In the small town of La Plata, Missouri, something of a revolution is beginning. A brand new intentional community has recently formed, and its aims and message are radical, inspiring, and daring: the Possibility Alliance is a completely car-free, petroleum-free, and electricity-free community striving to raise a new level of awareness regarding sustainable, cooperative, and compassionate living.
Currently composed of a small handful of members, the Possibility Alliance is totally off-the-grid and uses candlelight and wood stoves for heating and cooking, and it owns no vehicles. Instead, members use bicycles as their main mode of transport. (See above for an example!) Another of the group’s goals is to depend entirely on 100% local food, so that whatever is not grown by the community is obtained within a 200 mile radius. The Possibility Alliance hosts students, visitors, and guests and provides educational workshops free of charge on topics such as permaculture, bicycle maintenance, gardening, etc. Although the group might use the term “radical simplicity” to describe the lifestyle they have taken on, they see it as more of a return to what makes sense for humans living harmoniously with the earth.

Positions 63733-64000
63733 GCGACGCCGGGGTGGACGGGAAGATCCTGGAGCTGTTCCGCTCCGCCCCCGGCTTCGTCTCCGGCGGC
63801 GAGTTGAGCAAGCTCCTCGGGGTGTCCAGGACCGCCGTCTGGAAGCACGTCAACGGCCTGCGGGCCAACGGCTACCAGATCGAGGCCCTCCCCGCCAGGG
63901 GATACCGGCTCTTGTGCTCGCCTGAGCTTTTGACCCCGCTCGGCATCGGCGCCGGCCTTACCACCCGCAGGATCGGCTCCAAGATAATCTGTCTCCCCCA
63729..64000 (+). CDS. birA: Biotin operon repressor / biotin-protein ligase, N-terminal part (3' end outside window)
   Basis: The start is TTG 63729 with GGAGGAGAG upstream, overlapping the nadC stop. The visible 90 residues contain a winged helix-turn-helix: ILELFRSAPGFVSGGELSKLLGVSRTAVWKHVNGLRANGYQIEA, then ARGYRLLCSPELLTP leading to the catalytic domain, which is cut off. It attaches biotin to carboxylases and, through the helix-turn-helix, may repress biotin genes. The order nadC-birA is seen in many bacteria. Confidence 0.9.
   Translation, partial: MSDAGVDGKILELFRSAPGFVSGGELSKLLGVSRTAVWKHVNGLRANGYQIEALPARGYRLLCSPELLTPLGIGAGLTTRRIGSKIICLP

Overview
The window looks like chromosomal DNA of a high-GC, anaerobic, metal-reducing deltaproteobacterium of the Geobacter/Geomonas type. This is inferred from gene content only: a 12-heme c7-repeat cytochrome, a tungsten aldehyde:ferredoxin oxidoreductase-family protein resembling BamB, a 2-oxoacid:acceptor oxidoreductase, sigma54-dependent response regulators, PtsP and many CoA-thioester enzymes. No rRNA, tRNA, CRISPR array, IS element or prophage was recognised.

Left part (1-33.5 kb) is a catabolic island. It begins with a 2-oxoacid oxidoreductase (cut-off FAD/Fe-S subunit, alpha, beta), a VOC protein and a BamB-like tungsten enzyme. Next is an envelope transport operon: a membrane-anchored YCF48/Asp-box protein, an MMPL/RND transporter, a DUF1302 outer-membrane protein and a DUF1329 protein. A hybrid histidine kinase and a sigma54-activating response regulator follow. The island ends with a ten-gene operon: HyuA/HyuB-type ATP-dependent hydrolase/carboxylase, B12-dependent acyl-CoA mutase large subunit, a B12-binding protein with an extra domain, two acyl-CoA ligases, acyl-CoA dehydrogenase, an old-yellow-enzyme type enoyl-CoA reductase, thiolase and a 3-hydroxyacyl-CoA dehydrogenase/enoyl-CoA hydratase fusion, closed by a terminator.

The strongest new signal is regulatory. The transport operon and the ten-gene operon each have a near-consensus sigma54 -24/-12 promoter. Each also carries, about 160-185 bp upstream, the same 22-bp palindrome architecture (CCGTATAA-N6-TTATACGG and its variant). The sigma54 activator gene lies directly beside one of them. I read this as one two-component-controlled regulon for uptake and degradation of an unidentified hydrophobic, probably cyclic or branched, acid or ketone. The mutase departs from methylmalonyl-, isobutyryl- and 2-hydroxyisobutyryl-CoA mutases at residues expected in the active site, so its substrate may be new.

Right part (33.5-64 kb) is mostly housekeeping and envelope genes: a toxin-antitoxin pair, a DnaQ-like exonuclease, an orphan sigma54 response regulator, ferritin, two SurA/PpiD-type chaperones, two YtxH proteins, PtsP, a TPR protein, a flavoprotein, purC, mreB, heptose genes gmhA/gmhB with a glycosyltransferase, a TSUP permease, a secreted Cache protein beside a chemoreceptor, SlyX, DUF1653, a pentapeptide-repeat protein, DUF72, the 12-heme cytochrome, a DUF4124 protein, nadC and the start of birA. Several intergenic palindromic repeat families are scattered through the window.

Last week, I wrote about the Superheroes bike ride which is currently traveling through Missouri. I spoke at length with friend and communitarian Ethan Hughes, who is heavily invested in both the Superheroes and Possibility Alliance projects. There is a strong bond between both movements, as Ethan explains in this interview about the project. We discuss at length what it means to live sustainably, and what the sustainability community needs to do to take the next step in progressing the ecological movement.
The Possibility Alliance: a Superheroes headquarters
Brian Liloia: What is the connection between the Superheroes bike ride and the Possibility Alliance?